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SNA Member Testifies on Cost of Complying with School Meal Rules
WASHINGTON, D.C. – Today, during a hearing before the House Subcommittee on Early Childhood, Elementary, and Secondary Education, School Nutrition Association’s (SNA) incoming Vice President, Dr. Lynn Harvey, RD, LDN, FAND, SNS,testified to the costs of complying with new regulations on school meals and snacks. As the Chief of School NutritionServices for the North Carolina Department of Public Instruction, Dr. Harvey, discussed how North Carolina schools have struggled with student acceptance of new menus and financial challenges under the new standards.
“Compliance has come at a significant cost for schools in North Carolina and, more important, for students,” said Dr. Harvey. “Student participation in school meals has declined by 5% under the new rules.”
Dr. Harvey highlighted challenges with the new mandate that all grains offered with school meals must be whole grain-rich. “For two years, local School Nutrition Directors have offered these items under ideal conditions and have encouraged students to try them. Yet, students continue to reject them because their taste, texture and appearance are quite different from that to which they are accustomed…Students’ dissatisfaction with whole grain-rich biscuits has led to a decline in breakfast participation in 60% of our school districts.”
Dr. Harvey also cited the higher cost of meeting the new rules’ mandates and a statewide loss of more than $20 million in a la carte revenue as a result of the Smart Snacks in School mandates. These factors have contributed to “significant financial challenges” in North Carolina’s school meal programs. “Over half of School Nutrition Programs in North Carolina are operating at a revenue loss. The average loss is nearly $2.5 million,” Dr. Harvey testified. She called for increased funding and flexibility under the rules to address these losses. Click here to read her complete written testimony, submitted to the Committee.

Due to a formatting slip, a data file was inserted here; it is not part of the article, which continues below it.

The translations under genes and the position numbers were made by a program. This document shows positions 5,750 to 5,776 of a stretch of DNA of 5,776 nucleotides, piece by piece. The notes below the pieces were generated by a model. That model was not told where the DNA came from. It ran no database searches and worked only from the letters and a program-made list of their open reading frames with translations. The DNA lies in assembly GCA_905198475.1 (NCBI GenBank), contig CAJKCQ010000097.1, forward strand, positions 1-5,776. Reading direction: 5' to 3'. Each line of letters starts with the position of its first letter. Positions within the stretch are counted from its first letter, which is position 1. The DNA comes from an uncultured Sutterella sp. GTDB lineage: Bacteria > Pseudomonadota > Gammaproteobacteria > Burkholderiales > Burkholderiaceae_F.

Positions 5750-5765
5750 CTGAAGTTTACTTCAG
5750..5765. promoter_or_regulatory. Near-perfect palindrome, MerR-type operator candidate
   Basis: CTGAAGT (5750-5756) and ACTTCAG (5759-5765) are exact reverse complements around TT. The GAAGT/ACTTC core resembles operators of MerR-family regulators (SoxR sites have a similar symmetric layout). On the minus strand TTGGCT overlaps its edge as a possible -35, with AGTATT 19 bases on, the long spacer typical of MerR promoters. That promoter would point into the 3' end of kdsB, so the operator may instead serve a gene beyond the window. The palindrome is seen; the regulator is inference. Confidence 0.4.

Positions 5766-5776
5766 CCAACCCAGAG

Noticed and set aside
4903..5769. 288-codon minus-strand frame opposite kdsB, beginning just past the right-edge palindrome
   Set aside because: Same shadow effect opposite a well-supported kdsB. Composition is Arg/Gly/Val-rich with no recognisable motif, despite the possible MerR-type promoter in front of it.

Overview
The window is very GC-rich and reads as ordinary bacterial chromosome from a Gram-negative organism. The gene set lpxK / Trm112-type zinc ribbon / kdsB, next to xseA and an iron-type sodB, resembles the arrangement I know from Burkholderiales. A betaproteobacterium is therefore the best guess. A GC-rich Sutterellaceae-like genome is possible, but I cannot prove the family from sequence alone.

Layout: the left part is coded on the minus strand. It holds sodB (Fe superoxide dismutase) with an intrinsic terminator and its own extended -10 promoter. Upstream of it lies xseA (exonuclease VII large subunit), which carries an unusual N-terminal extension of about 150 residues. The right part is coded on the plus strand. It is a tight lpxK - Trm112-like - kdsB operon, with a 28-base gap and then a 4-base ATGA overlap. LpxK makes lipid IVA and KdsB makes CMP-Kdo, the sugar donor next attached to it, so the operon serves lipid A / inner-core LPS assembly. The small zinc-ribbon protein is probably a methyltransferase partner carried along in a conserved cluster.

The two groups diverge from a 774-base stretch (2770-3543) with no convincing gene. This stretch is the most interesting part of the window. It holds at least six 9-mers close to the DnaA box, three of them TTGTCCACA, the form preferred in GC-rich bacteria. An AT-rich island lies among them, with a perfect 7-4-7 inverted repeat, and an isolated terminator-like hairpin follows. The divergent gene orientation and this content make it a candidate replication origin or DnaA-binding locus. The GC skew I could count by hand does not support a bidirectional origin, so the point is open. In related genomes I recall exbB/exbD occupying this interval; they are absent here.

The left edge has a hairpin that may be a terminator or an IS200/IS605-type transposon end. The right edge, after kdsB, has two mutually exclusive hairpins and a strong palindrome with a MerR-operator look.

Dr. Harvey submitted to the record similar stories highlighting challenges in school districts in each of the Subcommittee members’ home states:
I believe that the new regulations were rushed toimplementation without taking into consideration the impact they would have onplate waste, food costs or customer acceptability. My grandkids go to one ofthe schools in my district and they used to LOVE eating lunch at school. NOW Iget complaints from them every day! (Arizona)
As a dietitian, I do believe it is important for childrento get the vitamins and minerals they need to support a healthy lifestyle, butwhen a lot of that ends up in the trash, it becomes a financial issue as well.There has to be a more cost effective way to get children the nutrition theyneed- but requiring them to take something that is going to go straight in thegarbage is wasteful. (Florida)
I have been offering andencouraging students to choose more 100% whole grains, but there are certainitems that just don’t go over well in a whole grain-rich variety. OurThanksgiving lunch was embarrassing – the whole grain-rich corn bread dressingwas sad, sad, sad. We need flexibility to allow exceptions for a few menuitems. (Oklahoma)
Ever since theimplementation of the new regulations, Bloomfield Hills School’s food servicedepartment has seen a decrease each year in the number of students buyinglunches. In addition we have seen a decrease in our a la carte sales after theSmart Snacks rule went into effect. If we were allowed to have more flexibilitywith the regulations we could find the items our students want to eat.”(Michigan)
Click here to read a complete list of the stories shared with the Committee.
School Nutrition Association supports most of the new regulatory requirements, including limits on calories and unhealthy fats, Target 1 sodium limits and mandates to offer more fruits and vegetables and a variety of whole grain foods. SNA is requesting greater funding and flexibility to address the financial consequences of overly restrictive regulations and allow schools to plan more appealing, healthy meals.
About School Nutrition Association:
The School Nutrition Association (SNA) is a national, non-profit professionalorganization representing 55,000 school nutrition professionals across thecountry. Founded in 1946, SNA and its members are dedicated to making healthyschool meals and nutrition education available to all students. For more information on school meals, visit www.SchoolNutrition.org/SchoolMeals.
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